of a short segment
(or its reverse complement
), usually towards its 3' end
. ESTs may be produced a sequence
ly and rapid
ly, by reading them once. An EST is around 400bp
long, and in the absence of alternative splicing
is supposed to contain enough information to identify
the RNA molecule from which it originated.
A public database of ESTs, dbEST, contains > 2 * 106 ESTs.
Problems with this naïve approach:
- Alternative splicing is more common than was thought.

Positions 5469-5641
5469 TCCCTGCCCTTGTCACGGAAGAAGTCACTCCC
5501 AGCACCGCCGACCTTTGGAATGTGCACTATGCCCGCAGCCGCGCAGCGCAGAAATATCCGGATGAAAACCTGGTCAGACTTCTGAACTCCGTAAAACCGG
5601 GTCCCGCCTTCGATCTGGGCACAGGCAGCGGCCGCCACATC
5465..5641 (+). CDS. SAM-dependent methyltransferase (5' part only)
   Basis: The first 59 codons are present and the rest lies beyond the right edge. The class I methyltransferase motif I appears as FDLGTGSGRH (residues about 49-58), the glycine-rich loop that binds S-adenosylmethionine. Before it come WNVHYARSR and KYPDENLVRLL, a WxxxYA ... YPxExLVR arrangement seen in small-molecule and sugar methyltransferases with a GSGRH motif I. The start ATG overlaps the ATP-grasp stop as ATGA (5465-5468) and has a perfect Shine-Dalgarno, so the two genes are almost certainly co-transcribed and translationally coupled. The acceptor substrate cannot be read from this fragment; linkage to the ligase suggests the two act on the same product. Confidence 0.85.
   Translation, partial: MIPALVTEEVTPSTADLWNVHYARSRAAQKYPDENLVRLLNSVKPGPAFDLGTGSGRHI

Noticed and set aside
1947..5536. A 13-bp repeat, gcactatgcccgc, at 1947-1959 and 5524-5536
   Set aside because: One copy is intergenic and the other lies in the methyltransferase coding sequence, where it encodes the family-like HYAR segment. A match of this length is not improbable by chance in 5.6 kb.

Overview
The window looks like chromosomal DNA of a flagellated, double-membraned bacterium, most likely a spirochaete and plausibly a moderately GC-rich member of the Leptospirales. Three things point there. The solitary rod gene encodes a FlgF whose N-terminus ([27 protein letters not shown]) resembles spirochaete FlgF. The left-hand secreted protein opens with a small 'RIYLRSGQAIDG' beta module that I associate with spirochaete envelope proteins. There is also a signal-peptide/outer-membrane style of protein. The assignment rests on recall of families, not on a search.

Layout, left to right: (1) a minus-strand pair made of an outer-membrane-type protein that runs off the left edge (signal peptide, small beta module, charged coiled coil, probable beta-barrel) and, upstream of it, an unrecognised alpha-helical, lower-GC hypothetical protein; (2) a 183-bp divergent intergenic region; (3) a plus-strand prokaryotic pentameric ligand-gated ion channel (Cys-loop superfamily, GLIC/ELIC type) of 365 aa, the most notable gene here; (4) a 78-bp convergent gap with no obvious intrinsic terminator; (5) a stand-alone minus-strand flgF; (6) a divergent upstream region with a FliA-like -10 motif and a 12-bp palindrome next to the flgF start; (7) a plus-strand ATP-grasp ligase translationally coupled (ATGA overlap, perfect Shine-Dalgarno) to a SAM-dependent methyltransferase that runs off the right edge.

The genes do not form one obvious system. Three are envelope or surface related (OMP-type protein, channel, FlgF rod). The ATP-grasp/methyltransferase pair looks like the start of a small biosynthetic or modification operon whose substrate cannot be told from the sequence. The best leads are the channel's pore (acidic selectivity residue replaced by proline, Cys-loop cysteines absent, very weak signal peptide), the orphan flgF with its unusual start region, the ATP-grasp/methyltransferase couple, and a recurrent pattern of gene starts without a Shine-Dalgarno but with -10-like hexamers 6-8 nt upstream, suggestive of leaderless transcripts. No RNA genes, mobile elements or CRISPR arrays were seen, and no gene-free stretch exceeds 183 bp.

- Sequence quality deteriorates along the EST; sometimes the dependable bases are few.
- It is not known how many types of RNA exist.
- ESTs may also come from hnRNA (instead of the intended mRNA), and may well be from a non-coding region.
At work, I work on Compugen's LEADS project, which aims (among other things) to reconstruct the original RNA from given ESTs. This is nontrivial.